Some of these resources have appeared in previous editions but are presented here again due to the demands of remote teaching.
American History Night with Ken Burns
Together with PBS Digital Innovator All Stars David Olson, Larissa Wright-Elson and Paige Somoza, explore creative ways to bring history to life for students. Whether teaching remotely or, eventually, when teachers and students get back into classrooms, this discussion is perfect for educators who want to help their students make connections between the past and present and effectively tell their own stories.
Teaching a famous speech? American Rhetoric houses 100 famous speeches complete with transcripts and audio.
Awesome Stories is a free website with compelling stories including related primary source evidence in the form of videos, audio clips, documents and images.
Access thousands of free e-books, poems, articles, short stories and plays. The site includes a large reference and nonfiction section, as well as several detailed study guides for texts of classic literature, drama and poetry.
Civil Liberties and the Coronavirus
C-SPAN provides selections of resources relating to individual rights. These lessons and bell ringers provide historical and modern context to rights found in the Constitution and expanded upon through laws and Supreme Court cases
Civics 360 out of Florida
These resources in modules are designed to enhance student civic knowledge and skills.
Corroboration Classroom Poster | Stanford History Education Group
Corroboration asks students to consider details across multiple sources to determine points of agreement and disagreement. This poster reminds students corroborating documents to ask: What do other documents say? Do the documents agree?
COVID-19 Time Capsule
Long Creations owner Natalie Long is sharing the COVID-19 Time Capsule she designed to help her own kids (and herself) process the new reality of COVID-19 with its shelter in place, schooling from home, distance from friends, uncertainty, etc. There are versions for U.S. kids, as well as Canadian kids, and their families. The capsules are available in English, Spanish and French. There are separate time capsule packets for kids and adults and additional pages about special events – “The Year They Closed the School, Letter from Teacher,” etc. The PDF pages can be downloaded, and additional pages can be added that guide students to reflect on the human rights challenges created by COVID-19 and government and business responses to it, the civic engagement opportunities and the people’s responsibilities during this pandemic.
This website is a source for current events, news and nonfictional content for English language arts, science and social studies.
Duke University Library
This online collection houses historic photos, advertisements, texts and more.
Facing History and Ourselves
- Classroom Videos. Get a glimpse inside real classrooms. See teaching strategies in action, experience classroom conversations, and hear teacher tips on how to build reflective classrooms. The videos are typically between four and ten minutes long.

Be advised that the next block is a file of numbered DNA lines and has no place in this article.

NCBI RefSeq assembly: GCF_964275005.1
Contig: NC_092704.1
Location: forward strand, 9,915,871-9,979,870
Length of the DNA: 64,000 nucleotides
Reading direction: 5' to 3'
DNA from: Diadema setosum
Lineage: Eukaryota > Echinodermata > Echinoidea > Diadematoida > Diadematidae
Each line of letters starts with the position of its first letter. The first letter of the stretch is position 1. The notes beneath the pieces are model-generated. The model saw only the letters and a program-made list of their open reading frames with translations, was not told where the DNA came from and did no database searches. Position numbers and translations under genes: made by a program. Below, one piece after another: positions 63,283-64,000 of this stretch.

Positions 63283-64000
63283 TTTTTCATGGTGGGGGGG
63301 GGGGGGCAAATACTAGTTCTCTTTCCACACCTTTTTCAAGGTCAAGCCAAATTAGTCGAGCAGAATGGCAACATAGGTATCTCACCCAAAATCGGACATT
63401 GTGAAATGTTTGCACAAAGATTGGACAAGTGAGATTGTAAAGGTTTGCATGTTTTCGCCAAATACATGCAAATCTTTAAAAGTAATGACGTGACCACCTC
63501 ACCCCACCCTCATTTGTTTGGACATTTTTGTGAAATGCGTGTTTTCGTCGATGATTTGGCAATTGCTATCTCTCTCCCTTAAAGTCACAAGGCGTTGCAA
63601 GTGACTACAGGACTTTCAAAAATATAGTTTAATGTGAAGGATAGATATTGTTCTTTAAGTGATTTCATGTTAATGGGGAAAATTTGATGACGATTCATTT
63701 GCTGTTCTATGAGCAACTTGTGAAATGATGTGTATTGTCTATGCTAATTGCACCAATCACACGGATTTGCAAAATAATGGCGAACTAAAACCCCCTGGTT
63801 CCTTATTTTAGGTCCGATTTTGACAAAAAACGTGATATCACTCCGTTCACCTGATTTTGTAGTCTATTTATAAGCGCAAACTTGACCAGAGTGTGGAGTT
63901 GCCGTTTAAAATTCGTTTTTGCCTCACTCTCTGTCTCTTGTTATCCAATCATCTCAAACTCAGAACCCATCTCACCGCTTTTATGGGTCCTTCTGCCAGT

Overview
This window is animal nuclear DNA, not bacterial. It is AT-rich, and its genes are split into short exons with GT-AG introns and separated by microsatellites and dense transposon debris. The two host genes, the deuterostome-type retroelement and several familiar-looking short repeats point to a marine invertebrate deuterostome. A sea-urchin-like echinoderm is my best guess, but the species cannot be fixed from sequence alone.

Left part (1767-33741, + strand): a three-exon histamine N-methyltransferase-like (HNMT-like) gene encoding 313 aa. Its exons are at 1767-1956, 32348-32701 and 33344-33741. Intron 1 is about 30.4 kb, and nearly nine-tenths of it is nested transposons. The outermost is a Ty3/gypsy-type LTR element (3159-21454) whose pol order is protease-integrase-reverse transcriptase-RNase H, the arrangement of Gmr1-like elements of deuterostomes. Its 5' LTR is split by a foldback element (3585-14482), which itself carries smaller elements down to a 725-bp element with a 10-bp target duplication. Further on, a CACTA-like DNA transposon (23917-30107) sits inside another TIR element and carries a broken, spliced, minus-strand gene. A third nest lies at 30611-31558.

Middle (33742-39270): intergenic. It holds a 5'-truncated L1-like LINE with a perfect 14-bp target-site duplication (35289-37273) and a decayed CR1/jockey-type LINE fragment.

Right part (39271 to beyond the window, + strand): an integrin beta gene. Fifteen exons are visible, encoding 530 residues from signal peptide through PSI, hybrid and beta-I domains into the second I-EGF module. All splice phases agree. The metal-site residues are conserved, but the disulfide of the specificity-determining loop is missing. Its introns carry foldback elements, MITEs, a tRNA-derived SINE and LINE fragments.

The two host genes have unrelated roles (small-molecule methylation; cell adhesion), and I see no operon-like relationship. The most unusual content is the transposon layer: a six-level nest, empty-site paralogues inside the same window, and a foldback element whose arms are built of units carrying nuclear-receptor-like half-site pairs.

- Webinars. These are free one-hour webinars that present a theme, practice, or particular historical moment. Check out the on-demand webinars including Teaching Through This Pandemic, Civic Engagement in a Digital Age, and Teaching Complex Current Events and Supporting Student Well-Being.
Making connections to American History? Use the Gilder Lehrman Institute of American History site to view its collection of primary sources and museum exhibitions.
Want to teach with the news but not sure if you have enough time? Inshorts condenses the latest news stories into 60-word blurbs, so users can stay informed.
Kelly Gallagher’s Article of the Week
Visit this site to access weekly informational articles to read aloud to your students to build content knowledge.
This website offers free online courses, discussion forums and highly recommended links to teaching and learning resources.
Letters of Note
Letters of Note gathers letters, postcards, telegrams, faxes and memos from both famous and unknown people from various time periods.
Library of Congress
Choose the grade level you are looking for and browse through their collection of texts.
Mapping Hour is a set of 20 informal, one-hour instructional videos about ArcGIS Online for parents and teachers, with chunks that scaffold concepts and skills for using ArcGIS Online in K-12 instruction. The videos take users from an initial experience with GIS to integrating tools for an involved project.
This public radio podcast tells nonfiction narratives from history. It received a Peabody Award in 2016.
Find age-appropriate books, articles, encyclopedic entries and interviews that meet the text complexity demands by grade level.
National Humanities Center
This website contains primary and secondary sources, as well as lessons and webinars.
Access hundreds of news articles, quizzes and text sets by Lexile. New articles are added daily.
Washington, D.C.’s Newseum created a teacher resource for activities, artifacts and classroom ideas.
Pros & Cons of Current Issues: Reliable, Nonpartisan, Empowering
This site offers numbers topics and positions to have a rich debate in class. There are lessons for teacher to hold a debate.
TIME for Kids
This website offers daily news, current events and videos for kids.
Uncovering America: What Does It Mean to Be An American?
Discover compelling stories of creativity, struggle and resilience in this new set of resources for K-12 educators featuring works of art that reflect the richness and diversity of the people, places and cultures of the United States. Encourage creative, critical and historical thinking in your students as you examine works of art from the country’s creation to the present day.